Though I have come a long way in healing my relationship with food, I have come to realize recently that is will be something a battle for the rest of my life. Our culture is so pervasive in the ways it perpetuates the restriction mentality and perfectionism, and the disordered eating mindset can creep up on you in such sneaky ways. It may seem silly that a challenge to eat only Italian food can bring back eating disorder thoughts or that chicken nuggets can have such a profound impact on my mental health, but I am glad that I was reminded of that in such a light-hearted way because it was so much easier to recognize and bounce back.
So why would I continue to fight this battle knowing that there is no end? Because while I still struggle with mental health, apathy, and just bad days, I am so much happier not operating under diet culture. I am so much happier not constantly being at war with my body and myself. I am at peace because I reject the all-or-nothing mentality around food. Food is not inherently good or bad. I am not good or bad for eating certain foods. Nourishment is more than just percentages and grams on a food label. It’s about how food makes you feel physically, mentally, and, yes, emotionally. Food can bring us together. It has cultural significance. Our relationships with food are so much more complex than diet companies and “Fitspo” models would lead you to believe.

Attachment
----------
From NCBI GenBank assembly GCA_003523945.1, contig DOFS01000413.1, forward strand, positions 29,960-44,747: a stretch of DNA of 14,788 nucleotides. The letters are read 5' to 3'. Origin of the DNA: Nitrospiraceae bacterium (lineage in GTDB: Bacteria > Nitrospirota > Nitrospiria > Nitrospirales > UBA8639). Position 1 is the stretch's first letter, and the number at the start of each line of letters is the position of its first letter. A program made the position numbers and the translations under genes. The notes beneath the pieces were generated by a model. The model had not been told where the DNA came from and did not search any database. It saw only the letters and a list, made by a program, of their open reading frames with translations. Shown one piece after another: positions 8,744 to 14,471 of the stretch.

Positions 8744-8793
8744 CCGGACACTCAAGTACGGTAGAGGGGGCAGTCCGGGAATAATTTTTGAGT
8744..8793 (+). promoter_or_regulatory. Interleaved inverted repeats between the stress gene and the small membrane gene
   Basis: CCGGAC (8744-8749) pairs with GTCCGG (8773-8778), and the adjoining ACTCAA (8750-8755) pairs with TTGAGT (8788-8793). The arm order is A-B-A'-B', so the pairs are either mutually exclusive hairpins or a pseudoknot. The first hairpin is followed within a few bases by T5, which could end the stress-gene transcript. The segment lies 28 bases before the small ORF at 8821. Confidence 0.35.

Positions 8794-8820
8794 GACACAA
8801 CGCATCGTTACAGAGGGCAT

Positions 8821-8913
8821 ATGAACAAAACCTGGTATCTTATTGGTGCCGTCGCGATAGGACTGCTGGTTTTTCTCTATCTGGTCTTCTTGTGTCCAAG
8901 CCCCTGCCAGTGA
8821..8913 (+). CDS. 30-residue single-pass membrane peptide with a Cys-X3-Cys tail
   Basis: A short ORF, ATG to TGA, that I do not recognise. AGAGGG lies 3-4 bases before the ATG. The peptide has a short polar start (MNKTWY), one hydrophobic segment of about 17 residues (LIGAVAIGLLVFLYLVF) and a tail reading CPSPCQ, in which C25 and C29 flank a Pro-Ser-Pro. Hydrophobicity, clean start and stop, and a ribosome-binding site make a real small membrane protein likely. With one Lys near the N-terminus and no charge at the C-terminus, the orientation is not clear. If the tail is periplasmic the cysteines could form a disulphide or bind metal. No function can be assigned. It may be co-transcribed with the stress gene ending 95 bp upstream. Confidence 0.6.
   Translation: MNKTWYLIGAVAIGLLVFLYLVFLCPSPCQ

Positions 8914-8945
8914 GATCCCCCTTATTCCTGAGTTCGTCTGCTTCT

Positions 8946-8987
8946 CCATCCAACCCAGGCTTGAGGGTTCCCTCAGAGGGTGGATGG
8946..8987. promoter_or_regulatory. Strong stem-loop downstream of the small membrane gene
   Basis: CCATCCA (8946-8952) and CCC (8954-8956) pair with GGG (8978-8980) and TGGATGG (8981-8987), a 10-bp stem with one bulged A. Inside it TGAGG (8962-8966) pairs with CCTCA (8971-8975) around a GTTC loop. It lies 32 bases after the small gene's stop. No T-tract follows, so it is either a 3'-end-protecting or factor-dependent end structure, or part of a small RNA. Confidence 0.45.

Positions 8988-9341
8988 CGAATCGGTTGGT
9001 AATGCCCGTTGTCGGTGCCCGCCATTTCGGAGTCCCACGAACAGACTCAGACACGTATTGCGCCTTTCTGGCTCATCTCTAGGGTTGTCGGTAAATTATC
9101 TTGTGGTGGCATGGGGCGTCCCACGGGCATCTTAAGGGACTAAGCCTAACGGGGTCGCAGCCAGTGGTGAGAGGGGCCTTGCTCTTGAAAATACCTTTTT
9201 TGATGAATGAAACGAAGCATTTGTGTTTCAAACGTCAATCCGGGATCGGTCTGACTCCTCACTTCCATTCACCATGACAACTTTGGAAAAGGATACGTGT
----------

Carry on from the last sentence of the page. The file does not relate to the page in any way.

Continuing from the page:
I know I am not the only person who deals with this. I was able to get where I am in my relationship with food, because of other folks who shared their stories. That is why I want to share my story with you: the highs, the lows, and everything in-between. My hope for those of you reading this is for you to reflect on your relationship with food with a little more grace. Look at what it means to you culturally and socially, and allow yourself space to explore that with peace. Have some chicken nuggets if you want them.